Prosecute firms that lie to get tax breaks, panel recommends

TRENTON, N.J. (AP) — Lying on applications to get tax breaks in New Jersey should open companies up to prosecution, and the state should create an inspector general post to watch over the agency handing out incentives, according to a new report published Friday by a legislative committee probing the credits.

Those were just two of more than two dozen recommendations in the Special Committee on Economic Growth's final report, issued after nearly a year of looking into the now-expired tax incentives and holding four public hearings. The Chris Christie-era tax break program expired June 30, meaning that new applications aren't being considered, though previously approved awards could still be paid out.

The other recommendations include creating a compliance officer within the Economic Development Authority, which runs the state's multibillion dollar tax credit programs, reducing the generosity of incentives and putting a cap on individual awards to companies but leaving annual disbursements unlimited.

“We took a hard look at the programs in place to determine the reforms needed to make them work with more transparency and accountability,” said committee chairman Democratic state Sen. Bob Smith in a statement.

The recommendations don't go far enough, though, according to Darryl Isherwood, Democratic Gov. Phil Murphy's senior adviser for economic development. He cited the need for an annual award cap, calling it “integral," and pointing out the committee stopped short of such a recommendation.

“We’re gratified that the committee has recognized issues first raised by the governor in the early days of his campaign," he said.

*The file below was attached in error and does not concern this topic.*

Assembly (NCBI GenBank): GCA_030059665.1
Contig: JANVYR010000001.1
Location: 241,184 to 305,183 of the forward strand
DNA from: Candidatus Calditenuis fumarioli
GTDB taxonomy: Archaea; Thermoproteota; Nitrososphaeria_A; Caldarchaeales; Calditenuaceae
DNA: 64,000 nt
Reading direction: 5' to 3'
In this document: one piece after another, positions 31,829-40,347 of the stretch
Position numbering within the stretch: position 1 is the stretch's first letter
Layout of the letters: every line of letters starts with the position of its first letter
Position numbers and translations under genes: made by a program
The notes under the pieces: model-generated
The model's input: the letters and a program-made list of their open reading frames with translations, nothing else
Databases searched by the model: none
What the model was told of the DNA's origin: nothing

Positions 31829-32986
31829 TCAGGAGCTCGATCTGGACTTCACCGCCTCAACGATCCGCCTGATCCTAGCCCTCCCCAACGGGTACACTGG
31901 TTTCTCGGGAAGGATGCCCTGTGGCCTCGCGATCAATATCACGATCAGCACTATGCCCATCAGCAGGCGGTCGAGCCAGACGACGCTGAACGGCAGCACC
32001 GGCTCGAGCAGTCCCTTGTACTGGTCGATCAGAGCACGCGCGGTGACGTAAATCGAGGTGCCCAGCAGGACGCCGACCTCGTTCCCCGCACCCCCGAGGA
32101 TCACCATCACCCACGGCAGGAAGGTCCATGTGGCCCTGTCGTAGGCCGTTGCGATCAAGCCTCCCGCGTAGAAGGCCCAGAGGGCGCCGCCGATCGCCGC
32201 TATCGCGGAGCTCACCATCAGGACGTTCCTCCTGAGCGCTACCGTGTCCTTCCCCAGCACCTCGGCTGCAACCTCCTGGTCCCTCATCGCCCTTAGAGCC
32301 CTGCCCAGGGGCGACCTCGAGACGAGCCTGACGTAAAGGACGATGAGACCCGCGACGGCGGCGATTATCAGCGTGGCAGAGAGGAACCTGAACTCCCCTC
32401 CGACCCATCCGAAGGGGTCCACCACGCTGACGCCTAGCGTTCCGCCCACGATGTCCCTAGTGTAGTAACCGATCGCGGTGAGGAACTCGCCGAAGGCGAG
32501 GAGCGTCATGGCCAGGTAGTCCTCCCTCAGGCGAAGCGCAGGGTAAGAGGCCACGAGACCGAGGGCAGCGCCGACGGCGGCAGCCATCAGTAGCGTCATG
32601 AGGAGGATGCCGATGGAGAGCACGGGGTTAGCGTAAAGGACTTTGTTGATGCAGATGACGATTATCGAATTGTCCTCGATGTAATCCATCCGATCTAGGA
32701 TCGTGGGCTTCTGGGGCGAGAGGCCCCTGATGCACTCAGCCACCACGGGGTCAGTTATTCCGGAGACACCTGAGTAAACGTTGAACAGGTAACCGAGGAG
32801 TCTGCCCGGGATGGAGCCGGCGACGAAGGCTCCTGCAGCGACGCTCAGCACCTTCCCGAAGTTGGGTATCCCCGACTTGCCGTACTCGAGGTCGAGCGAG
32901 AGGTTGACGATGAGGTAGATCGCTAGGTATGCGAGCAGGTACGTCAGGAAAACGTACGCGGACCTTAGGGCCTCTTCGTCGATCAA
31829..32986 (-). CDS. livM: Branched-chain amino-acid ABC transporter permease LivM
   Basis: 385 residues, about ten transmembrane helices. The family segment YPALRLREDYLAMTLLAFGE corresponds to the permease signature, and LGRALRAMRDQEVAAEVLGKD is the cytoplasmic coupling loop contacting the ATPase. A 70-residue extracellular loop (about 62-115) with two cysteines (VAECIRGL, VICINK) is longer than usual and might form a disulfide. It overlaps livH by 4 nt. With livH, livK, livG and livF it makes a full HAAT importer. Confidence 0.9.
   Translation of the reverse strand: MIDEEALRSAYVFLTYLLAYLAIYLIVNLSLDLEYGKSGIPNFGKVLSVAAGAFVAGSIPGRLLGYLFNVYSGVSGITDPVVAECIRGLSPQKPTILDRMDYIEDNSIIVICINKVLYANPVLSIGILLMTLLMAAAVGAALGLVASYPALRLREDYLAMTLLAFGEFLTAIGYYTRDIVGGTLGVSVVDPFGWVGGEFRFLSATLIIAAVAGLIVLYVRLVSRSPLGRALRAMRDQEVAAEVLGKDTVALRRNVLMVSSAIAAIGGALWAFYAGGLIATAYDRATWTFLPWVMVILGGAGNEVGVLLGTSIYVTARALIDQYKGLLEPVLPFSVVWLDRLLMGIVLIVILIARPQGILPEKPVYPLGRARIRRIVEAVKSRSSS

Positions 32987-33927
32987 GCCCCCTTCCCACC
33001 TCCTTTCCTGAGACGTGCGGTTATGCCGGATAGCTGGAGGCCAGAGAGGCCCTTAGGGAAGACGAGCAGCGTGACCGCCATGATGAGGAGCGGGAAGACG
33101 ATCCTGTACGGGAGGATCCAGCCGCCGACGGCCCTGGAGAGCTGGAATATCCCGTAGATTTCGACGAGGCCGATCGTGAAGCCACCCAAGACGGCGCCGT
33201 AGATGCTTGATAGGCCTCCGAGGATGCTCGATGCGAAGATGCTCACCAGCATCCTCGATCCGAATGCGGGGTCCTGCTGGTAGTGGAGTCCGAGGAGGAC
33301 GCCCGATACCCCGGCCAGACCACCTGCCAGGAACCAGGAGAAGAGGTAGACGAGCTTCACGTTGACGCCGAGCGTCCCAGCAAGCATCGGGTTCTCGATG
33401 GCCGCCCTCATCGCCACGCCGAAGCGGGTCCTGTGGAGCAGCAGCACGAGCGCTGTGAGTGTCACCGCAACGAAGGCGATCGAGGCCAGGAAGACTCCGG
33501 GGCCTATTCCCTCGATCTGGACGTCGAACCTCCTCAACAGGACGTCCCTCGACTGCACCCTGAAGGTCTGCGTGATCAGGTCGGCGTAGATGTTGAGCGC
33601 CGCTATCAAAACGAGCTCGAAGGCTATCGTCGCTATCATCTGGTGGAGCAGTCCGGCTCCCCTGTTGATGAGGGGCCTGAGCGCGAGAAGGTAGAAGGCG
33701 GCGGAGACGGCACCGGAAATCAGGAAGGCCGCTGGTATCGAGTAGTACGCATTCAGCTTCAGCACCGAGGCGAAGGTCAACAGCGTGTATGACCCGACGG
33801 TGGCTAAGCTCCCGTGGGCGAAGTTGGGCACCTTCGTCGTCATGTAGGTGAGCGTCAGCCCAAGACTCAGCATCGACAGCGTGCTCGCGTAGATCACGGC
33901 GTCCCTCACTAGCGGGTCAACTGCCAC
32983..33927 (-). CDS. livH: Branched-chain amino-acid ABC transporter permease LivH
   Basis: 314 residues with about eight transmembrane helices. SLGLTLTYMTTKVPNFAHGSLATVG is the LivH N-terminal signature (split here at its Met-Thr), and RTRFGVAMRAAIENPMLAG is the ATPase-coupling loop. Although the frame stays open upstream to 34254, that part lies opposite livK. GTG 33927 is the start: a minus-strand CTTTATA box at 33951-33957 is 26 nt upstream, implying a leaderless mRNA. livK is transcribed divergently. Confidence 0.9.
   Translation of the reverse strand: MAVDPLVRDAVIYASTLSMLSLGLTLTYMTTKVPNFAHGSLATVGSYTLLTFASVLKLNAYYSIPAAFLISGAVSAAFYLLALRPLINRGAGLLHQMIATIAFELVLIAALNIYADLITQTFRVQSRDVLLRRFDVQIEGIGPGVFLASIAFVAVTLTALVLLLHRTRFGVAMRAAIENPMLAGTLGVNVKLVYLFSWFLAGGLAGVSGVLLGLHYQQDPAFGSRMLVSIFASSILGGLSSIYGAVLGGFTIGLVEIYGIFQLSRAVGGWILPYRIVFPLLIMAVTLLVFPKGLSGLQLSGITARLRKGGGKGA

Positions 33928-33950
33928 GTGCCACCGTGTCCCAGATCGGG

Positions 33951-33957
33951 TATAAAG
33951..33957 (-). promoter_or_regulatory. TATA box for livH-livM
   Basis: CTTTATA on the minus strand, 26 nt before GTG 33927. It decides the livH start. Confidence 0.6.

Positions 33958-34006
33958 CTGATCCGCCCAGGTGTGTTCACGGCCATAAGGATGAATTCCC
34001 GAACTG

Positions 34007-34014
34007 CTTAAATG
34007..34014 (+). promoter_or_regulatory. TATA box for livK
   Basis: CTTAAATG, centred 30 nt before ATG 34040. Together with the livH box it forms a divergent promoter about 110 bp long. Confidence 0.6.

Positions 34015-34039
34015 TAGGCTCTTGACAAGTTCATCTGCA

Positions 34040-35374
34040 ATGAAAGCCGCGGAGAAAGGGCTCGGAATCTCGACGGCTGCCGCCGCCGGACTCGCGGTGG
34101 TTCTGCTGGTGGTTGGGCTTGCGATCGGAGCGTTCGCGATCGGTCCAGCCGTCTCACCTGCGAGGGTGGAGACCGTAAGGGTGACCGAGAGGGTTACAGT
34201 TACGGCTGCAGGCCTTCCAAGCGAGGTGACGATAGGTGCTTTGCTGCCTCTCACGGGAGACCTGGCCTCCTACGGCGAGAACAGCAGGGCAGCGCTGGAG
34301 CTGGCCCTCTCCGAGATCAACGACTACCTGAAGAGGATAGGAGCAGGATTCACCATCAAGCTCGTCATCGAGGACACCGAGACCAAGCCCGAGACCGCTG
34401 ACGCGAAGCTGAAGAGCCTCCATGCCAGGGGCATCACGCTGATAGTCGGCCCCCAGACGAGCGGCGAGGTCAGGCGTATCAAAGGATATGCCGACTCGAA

Economic Development Authority CEO Tim Sullivan said he took the report “to heart,” but said it stood by the governor's call for overall caps on business tax breaks.

The committee's report comes about a year after Democratic Gov. Phil Murphy put tax breaks in the spotlight. Murphy cited state auditor and comptroller reports last year that raised questions about how the awards were handed out as the rationale for the creation of his own task force to probe the programs.

The task force met several times over 2019 and issued two reports, concluding that the development authority's process for handing out awards was shaky.

The agency had a bias in favor of approving awards and failed to adequately vet businesses' claims about the likelihood of their jobs moving out of state — a key factor in awarding tax breaks — according to the final report, issued last month.

The task force also said that its investigation led to voluntary terminations of awards that saved the state $11 million, though they've declined to specify any details about the returned tax break money.

Another significant outcome of the task force's work was the critical spotlight it shined on influential Democratic power broker George Norcross, whose firm benefited from the tax breaks. The task force, for example, turned up documents showing firms connected to Norcross gave inconsistent responses while applying for credits when asked if they were considering leaving New Jersey.

Norcross disputed the task force's findings and even went to court to try to stop the panel from issuing one of its reports but lost the legal fight. He defended his businesses in a hearing before lawmakers, saying the task force’s work contained misstatements and “mischaracterizations.” He's suggested the task force was conducting a political “witch hunt."

Tensions within the Democratic Party between Norcross, who is a close friend of Senate President Steve Sweeney, and Murphy, who's clashed with both men, cast the task force's and legislative panel's works in a political light as well.

The legislative panel's creation came after a May 2019 task force meeting that cast Norcross in a critical light, though the panel also pointed to the June 30 expiration of tax credits as a factor in its establishment.

What happens next is unclear.

Murphy has said the task force's work shows that sweeping reforms, including capping how much the state approves in tax breaks annually, are required. While the legislative report embraces caps for individual firms, the report stops short of recommending an annual limit — something Murphy has said is necessary to limit the state's tax liability.